First off, let’s catch everyone up on the big changes coming for Magic:
The big announcement—$10 million in prizes next year.
Matt Sperling’s take on changes are here.
Possibly the biggest change of all was this: “We’re also introducing the Magic Pro League, creating a new level of professional play. The inaugural year of the MPL comprises 32 of Magic’s top-ranked players from around the world who are each offered player and streamer contracts with a combined worth of $75,000. They’ll be competing in seasonal weekly competitive matchups on MTG Arena, and in Mythic-level tournaments in both MTG Arena and tabletop.”
This is an actual MTG league instead of one loosely connected four times a year through a nebulous team system. This is a radical shift in how Magic does competitive play, which is nearly all individual tournament based, and actually gives out contracts and salaries instead of only prize winnings. This turnaround in prizing and yet another rework in the pro system is an indication of how much Arena has really taken off and how badly Wizards of the Coast and Hasbro want to take advantage of this.
I’ve seen two popular comparisons: Overwatch and Hearthstone.
Let’s start with the background information for the structure of these games. For season one, Overwatch League employed roughly 125 players and everyone in that league made a minimum salary of $50,000 plus paid health benefits. The largest public contract that anyone has disclosed was one member of one team at $150K. From general chatter, the majority of players got the league minimum or a slight bump to $60-70K. Team performances also could bump this up with payout bonuses totaling $3.5 million over the full season. Call it $10 million dollars total.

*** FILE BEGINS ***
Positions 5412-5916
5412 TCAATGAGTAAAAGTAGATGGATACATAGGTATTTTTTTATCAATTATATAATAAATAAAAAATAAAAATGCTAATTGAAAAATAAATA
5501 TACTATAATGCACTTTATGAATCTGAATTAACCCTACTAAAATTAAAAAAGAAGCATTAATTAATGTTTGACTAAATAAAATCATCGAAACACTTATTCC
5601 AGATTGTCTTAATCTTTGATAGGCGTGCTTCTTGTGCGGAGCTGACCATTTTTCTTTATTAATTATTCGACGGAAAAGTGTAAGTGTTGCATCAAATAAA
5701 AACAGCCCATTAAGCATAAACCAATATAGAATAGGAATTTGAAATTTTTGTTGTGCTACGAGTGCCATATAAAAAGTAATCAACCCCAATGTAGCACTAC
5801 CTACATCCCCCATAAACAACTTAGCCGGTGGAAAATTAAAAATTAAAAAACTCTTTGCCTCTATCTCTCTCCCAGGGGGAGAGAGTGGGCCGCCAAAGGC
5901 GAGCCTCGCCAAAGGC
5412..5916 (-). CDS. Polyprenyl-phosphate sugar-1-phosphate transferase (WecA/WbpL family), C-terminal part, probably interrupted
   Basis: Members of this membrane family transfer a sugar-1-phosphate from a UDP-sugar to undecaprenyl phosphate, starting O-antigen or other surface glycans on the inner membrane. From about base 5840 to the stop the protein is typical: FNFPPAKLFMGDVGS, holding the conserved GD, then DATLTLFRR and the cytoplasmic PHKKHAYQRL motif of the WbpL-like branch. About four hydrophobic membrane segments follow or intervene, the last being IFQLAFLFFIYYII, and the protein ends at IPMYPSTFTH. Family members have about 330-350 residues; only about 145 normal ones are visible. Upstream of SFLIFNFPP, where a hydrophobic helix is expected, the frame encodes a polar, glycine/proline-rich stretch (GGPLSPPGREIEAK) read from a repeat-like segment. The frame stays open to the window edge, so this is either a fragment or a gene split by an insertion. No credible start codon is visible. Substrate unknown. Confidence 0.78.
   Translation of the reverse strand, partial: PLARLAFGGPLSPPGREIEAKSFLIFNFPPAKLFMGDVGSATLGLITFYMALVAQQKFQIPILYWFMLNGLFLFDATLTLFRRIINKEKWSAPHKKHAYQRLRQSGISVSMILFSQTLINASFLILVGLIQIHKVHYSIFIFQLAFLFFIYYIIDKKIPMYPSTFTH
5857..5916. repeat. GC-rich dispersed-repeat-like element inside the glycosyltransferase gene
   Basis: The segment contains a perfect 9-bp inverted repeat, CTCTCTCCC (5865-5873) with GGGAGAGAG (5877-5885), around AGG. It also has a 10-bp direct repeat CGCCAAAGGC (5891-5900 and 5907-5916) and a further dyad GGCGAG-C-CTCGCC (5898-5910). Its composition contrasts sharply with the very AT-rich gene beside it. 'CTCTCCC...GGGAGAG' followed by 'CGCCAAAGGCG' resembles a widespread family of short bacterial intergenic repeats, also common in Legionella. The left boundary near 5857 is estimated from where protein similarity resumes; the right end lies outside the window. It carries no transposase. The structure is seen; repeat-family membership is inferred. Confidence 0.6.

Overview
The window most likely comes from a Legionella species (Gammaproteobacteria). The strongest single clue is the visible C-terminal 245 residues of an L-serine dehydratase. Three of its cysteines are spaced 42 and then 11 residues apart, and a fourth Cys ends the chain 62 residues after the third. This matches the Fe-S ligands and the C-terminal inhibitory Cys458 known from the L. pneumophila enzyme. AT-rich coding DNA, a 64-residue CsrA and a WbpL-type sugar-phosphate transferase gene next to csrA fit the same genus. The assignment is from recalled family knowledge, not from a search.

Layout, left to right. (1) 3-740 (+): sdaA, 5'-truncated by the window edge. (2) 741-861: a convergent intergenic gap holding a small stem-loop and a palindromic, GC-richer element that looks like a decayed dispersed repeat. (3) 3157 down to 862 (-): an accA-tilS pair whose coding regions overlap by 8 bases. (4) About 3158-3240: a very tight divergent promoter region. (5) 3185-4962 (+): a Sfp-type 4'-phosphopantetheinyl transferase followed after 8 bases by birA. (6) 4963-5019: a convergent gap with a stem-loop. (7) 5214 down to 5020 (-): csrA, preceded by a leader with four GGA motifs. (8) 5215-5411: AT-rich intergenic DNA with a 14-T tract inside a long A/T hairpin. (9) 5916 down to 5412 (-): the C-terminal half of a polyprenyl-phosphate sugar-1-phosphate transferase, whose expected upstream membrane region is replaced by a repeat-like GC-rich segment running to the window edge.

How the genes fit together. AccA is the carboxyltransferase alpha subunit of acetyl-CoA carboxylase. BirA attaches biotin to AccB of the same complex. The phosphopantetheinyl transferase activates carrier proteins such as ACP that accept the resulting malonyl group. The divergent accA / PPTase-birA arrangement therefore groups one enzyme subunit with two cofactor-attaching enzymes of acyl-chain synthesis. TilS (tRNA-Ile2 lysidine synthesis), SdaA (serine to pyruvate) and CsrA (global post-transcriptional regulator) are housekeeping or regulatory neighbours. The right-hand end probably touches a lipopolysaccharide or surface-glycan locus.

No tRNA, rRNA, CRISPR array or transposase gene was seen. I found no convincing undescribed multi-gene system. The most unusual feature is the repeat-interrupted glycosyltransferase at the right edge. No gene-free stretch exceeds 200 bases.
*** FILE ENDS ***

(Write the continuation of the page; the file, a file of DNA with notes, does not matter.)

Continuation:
For season two, the League has expanded from 12 to 20 teams and rosters also look to be expanding. While not doubling in size, it’s possible that by the time the season begins that the league eclipses 200 players. That’s a cool $10 million in salary if we assume the league minimum (since again, contracts aren’t public) and that’s going to be on the low end since more successful players will be making more now that there’s a clear baseline set by season one.
But this not being subsidized by one company. Like League of Legends and traditional sports leagues, Blizzard has gone the franchise route and hence the companies or owners of these teams paid large sums ($20 million or more, reportedly) to secure a slot in the league, not counting infrastructure, staff, and other assorted expenditures. As a result, there’s more money to go around and Blizzard is only fronting the payout bonuses.
Still, let’s consider this again for a moment. Many players in the OWL, one of the premiere spots at the moment, will be receiving on par or less in salary than these new Arena contracts. That’s pretty wild to consider. Of course, in Esports it often works that smaller numbers are better, at least in terms of getting paid. It’s a lot easier to justify $2.4 million paid out to only 32 players and keeping a closed ecosystem, especially when you lock them into built-in streaming (which also will likely make some of them want to stream more and double down on sponsorships/donations/subscribers), which helps pay for itself in advertising.